• Calhoun “never happier than when he was philosophizing on behalf of slavery”
  • Antislavery Democratic senator leaked Texas annexation treaty; solely hinges on slavery in election year
  • Created his own Democratic-Republican party to act as spoiler; promised to bow out if assured by Polk that Texas would be annexed
  • Married Julia in June 1844 in secret; first presidential wedding in office; 30 years older than her
  • Funds to improve White House denied by Congress, so Julia’s mother contributed
  • First president to decline to seek second term
  • Signed Texas annexation resolution on March 1
  • Had 15 kids between two wives
  • 1848 election split by Free Soil Party nominee Van Buren, and combined with Mexican war spoils states led to Compromise of 1850, which Tyler supported with Clay
  • Brown’s raid on Harpers Ferry and attempt at arming slaves tilted Tyler toward secession
  • Even in early 1861 was looking for ways to prevent disunion: participated in “peace convention” in DC but turned when proposed amendment would limit slavery and when Lincoln signaled war
  • Oversaw transfer of Confederate capital from Montgomery to Richmond, and served in Confederate House of Representatives briefly before death in January 1861
  • Asserted presidential power in era when Congress tried to weaken it; used veto vigorously, showed power even without congressional support or personal charisma
  • Improved Britain/American relations through Webster-Ashburton treaty, opened relations with China through Treaty of Wanghia, annexed Texas
  • Helped create “imperial presidency” through secret service contingency funds, guarding certain records, dispatching forces
  • Belief he was heir to Virginian presidents dynasty led to reckless pursuit of Texas, which led to Civil War

Lucius Quintus Cincinnatus Lamar II

Part of the Cool Civil War Names series.

In addition to being one of two people to serve in the U.S. House and Senate, a President’s Cabinet, and the U.S. Supreme Court, L.Q.C. Lamar was one of eight senators featured in Profiles in Courage by John F. Kennedy, which is one of those books you’ve heard about but never read.

A lawyer from Georgia, Lamar bounced between Georgia and Mississippi to practice law and teach before getting elected to the Georgia State House of Representatives in 1853, and then three years later in Mississippi to the U.S. House. (Pick a state, man!) When secession time came around, he resigned from the House and joined the Mississippi Secession Convention, drafting the state’s Ordinance of Secession and mustering a regiment. When bad health kept him away from the battlefield, Jefferson Davis appointed him Confederate minister to Russia and special envoy to England and France until the end of the war.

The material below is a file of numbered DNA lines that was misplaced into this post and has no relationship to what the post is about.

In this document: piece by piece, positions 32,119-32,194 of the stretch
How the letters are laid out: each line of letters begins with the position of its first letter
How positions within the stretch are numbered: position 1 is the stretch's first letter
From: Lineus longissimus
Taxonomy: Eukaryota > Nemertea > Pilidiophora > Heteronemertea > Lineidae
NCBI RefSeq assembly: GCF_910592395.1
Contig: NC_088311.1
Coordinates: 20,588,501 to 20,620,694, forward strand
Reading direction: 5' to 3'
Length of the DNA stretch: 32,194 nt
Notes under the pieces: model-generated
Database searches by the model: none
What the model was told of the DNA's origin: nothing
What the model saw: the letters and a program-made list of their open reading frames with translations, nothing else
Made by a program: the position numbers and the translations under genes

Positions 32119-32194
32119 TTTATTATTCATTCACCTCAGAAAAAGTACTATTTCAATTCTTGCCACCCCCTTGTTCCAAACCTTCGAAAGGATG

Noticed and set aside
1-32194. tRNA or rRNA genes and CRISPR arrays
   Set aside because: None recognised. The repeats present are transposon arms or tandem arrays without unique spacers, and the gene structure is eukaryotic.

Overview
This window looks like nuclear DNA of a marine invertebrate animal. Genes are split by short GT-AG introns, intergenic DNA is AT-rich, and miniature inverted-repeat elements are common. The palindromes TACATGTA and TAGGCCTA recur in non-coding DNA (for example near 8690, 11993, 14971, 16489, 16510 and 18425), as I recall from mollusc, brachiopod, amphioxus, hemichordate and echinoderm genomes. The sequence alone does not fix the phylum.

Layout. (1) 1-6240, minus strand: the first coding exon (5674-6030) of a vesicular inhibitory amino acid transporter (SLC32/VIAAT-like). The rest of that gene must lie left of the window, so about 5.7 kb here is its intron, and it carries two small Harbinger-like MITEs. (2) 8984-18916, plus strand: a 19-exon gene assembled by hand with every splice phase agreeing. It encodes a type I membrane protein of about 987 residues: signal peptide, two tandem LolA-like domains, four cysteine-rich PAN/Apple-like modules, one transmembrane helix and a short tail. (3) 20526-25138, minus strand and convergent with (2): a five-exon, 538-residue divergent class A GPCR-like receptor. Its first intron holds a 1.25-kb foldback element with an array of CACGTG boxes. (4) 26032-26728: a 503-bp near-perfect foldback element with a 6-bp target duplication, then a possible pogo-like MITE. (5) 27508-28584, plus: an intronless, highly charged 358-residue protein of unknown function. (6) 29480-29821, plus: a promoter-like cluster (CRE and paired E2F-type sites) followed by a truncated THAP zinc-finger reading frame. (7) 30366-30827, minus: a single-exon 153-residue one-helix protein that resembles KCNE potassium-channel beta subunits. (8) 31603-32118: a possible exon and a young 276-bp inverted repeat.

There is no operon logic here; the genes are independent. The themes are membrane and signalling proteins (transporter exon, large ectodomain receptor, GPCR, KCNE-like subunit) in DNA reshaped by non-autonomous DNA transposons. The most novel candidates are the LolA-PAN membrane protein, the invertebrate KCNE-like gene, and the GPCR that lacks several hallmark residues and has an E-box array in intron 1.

Once former Confederates were allowed to hold office again, Lamar came right back, serving in the U.S. House (again) and then Senate, where he earned his spot in Profiles in Courage by eulogizing Charles Sumner instead of caning him again and voting against the “free silver” movement. Grover Cleveland appointed him Secretary of the Interior in 1885, then two years later nominated him for the U.S. Supreme Court, where he died five years later.

Sources: 1, 2

Flag Abuse

Responding to the anti-shutdown right-wing protest in front of the White House on Sunday (which featured the Confederate flag and a rebel yell), Ta-Nehisi Coates gets at something that has long gnawed at me:

If a patriot can stand in front of the White House brandishing the Confederate flag, then the word “patriot” has no meaning. The Nazi flag is offensive because it is a marker of centuries of bigotry elevated to industrialized murder. But the Confederate flag does not merely carry the stain of slavery, of “useful killing,” but the stain of attempting to end the Union itself. You cannot possibly wave that flag and honestly claim any sincere understanding of your country. It is not possible.

I am a Yankee through and through, born and raised in the liberal hotbed of Madison, Wisconsin, and a denizen of Obama’s Chicagoland. I’m self-aware enough to acknowledge my lack of understanding for the Southern mindset in all things politics and culture. But for the love of Ulysses S. Grant, I refuse to give any credence whatsoever to the belief that wielding the flag of Dixie so loudly and proudly represents a mere appreciation of “heritage” and “freedom” and not what it actually represents: treason.

Let’s not forget: Robert E. Lee and his Confederate military colleagues were traitors. Not grand heroes of a glorious rebellion against the forces of evil, as their past and present acolytes believe, but willing participants in a war against their own country. Lt. Col. Robert Bateman writes in Esquire that Lee, “as a traitor and betrayer of his solemn oath before God and the Constitution, was a much greater terrorist than Osama Bin Ladin… after all, Lee killed many more Americans than Bin Ladin, and almost destroyed the United States.” It’s staggering to see Robert E. Lee, hero of Dixie, compared to Osama bin Laden, chief executive terrorist and national bugbear. As a genteel general Lee wasn’t a terrorist, but on both points Bateman is nevertheless correct: Lee willingly betrayed his solemn oath and went on to kill thousands more Americans than bin Laden ever did.

I think of Robert E. Lee because people today who wave the Confederate flag and tell the president to “put the Quran down” and “figuratively come out with his hands up” are him. They are him for inciting a destructive rebellion (Civil War, meet shutdown) that was 100% caused by their own party. They are him for scorching the earth to grandstand against laws they don’t like. They are not freedom fighters, nor righteous citizens. The Confederate flag stands not for freedom, but for the abuse of it. In their minds they are still Johnny Reb, fighting a battle that is long over yet insisting that his side won and remains the true keeper of the flame of freedom.